Ray Bradbury: Literary Influences























Ray Bradbury: Literary Influences
Ray Bradbury, one of the most revered science-fiction authors, has had
many things occur in his life which directly influenced his style of writing. In
addition to influencing his style, these events also affected the content and theme
of his individual works. Putting all of this aside, however, if these specific events
did not occur in Bradbury’s life, he would not have become a science-fiction
writer.
Throughout his childhood, Bradbury was exposed to many types of
literature. While living in Waukegan, Illinois at the age of six, Bradbury’s Aunt
read him the Oz books. Also at this early age, Bradbury was encouraged to read
the classic Norse, Roman, and Greek myths (Johnson 1). “When he grew old
enough to choose his own reading material, the boy rapidly developed a fondness
for the stories of Edgar Rice Burroughs and the comic book heroes Flash Gordon,
Buck Rogers, and Prince Valiant.” (Johnson 1). It was these comic book heroes
who fueled Bradbury’s fondness for science fiction. After moving to Tucson,
Arizona Bradbury got a job a local radio station because of his experience in
Waukegan as an amateur magician. “‘I was on the radio every Saturday night
reading comic book strips to the kiddies and being paid in free movie tickets, to
local cinema, where I saw ‘The Mummy,’ ‘The Murders in the Wax Museum,’
‘Dracula’ ...and ‘King Kong.’” (Johnson 2). In reference to his one year in Tucson
Arizona, Bradbury recalls “‘It was one of the greatest years of my life because I
was acting and singing in operettas and writing, beginning to write my first short
stories.’” (Johnson 2). After graduating from high school, Bradbury bought a
typewriter and rented an office with the money saved from selling newspapers.
While in his early twenties, Bradbury sold one science-fiction short stories every
month for four years. He was paid $20 for each story. “Bradbury sold some of his
first stories in 1945 to magazines such as Collier’s, Charm, and Mademoiselle.”
(Kunitz and Haycraft 111,112).
Ray Bradbury had a number of literary influences. “At its best, Bradbury’s
prose combines influences from a wide variety of writers, as well as other
media-films, radio, and theater.” (Mogen 27). “Indeed, when he first set up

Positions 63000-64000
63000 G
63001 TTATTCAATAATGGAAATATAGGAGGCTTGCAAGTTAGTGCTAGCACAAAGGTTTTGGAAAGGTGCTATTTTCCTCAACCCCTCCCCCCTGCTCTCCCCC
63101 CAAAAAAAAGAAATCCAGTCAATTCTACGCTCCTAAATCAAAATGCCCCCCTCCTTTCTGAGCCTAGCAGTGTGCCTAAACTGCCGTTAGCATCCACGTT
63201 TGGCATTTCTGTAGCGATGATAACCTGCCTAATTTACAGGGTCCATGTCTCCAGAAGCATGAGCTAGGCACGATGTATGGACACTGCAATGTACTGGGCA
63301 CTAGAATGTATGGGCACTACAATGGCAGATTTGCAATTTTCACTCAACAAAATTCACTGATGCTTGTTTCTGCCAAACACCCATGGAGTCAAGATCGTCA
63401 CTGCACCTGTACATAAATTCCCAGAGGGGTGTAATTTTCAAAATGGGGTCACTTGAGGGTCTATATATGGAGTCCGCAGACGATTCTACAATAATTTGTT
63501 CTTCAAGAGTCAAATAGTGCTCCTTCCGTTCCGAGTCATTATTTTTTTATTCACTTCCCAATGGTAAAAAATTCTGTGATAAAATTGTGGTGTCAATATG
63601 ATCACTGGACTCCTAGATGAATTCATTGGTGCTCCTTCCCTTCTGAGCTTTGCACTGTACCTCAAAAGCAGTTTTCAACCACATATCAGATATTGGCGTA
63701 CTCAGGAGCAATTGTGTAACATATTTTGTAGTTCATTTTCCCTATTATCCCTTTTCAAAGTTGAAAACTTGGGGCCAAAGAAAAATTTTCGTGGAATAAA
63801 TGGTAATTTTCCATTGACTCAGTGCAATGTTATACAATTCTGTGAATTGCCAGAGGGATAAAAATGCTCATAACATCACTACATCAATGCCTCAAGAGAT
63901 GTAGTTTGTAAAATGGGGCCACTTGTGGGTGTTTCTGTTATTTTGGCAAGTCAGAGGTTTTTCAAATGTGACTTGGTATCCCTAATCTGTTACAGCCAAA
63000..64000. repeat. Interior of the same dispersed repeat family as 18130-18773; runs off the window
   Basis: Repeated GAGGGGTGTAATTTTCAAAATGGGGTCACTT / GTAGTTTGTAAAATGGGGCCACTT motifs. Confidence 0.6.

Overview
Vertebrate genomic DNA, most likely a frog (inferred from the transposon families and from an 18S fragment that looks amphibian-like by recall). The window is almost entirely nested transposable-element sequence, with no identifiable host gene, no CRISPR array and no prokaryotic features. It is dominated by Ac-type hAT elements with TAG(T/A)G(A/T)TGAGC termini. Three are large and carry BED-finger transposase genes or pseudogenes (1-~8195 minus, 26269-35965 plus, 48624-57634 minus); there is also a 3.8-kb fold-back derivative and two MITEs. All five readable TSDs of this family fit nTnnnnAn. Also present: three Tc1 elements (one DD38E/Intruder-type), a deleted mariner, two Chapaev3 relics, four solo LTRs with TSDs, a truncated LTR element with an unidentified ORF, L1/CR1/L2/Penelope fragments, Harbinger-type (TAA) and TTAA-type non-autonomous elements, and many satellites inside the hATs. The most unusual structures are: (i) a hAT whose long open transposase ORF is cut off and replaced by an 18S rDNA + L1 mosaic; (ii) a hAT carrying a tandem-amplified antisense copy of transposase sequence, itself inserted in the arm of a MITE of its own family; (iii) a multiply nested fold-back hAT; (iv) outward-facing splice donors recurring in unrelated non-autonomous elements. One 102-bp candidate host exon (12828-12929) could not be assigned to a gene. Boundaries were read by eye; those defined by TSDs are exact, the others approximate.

business as a writer, Bradbury spent several years in what he calls his ‘imitative
period,’ sometimes consciously, sometimes unconsciously adopting the tone and
manner of writers he admired.” (Mogen 27). After tapping into his own life
experiences for subject matter and theme, Bradbury discovered his own literary
voice. Bradbury feels this process began in 1942 when he wrote “The Lake,” a
story based on memories of childhood sweetheart (Mogen 27).

This personal memory is raw stuff of writers. This is the stuff you
go to, if you want to write original weird stories. We’re told all this
stuff, you know, to go to the literature of Poe, to go to Hawthorne.
This is all nonsense. These people dug their own symbols, their own
needs, and their own terrors out of themselves, and got it on paper.
They didn’t get it from anyone else. When I made that magical discovery,
then I began to write original weird stories (Mogen 27).

“Though his ‘magical discovery’ was that his own experience, especially his
childhood in Waukegan, was a rich source of artistic material, Bradbury has paid
tribute throughout his career to those artists and art forms that have most strongly
influenced him.” (Mogen 28).
When he was eighteen, Bradbury read a book called Becoming a Writer, by
Dorothea Brande. “Bradbury recalls that Becoming a Writer ‘helped change my
life,’ a tribute that suggests the profound impact of a book that helped him direct
his energies both as a writer and as a reader.” (Mogen 28). This book aided
Bradbury in developing an original style and also helped him maintain disciplined
and structured work habits (Mogen 28).

She deals with the subconscious and she tells you how prepare
yourself. It’s got to be a ritual, like being a monk. There are some good
suggestions. She said that at night when you go bed you should put a
piece of paper in the typewriter so your subconscious knows the paper is
there. Then put a couple of nouns down on the paper, so they’re laying
there during the night. Then you get up to go right to the typewriter-no
phone calls, no newspaper, no breakfast, nothing-and sit down and start
typing whatever comes into your head. It doesn’t have to make any sense.
And out of all of this madness suddenly a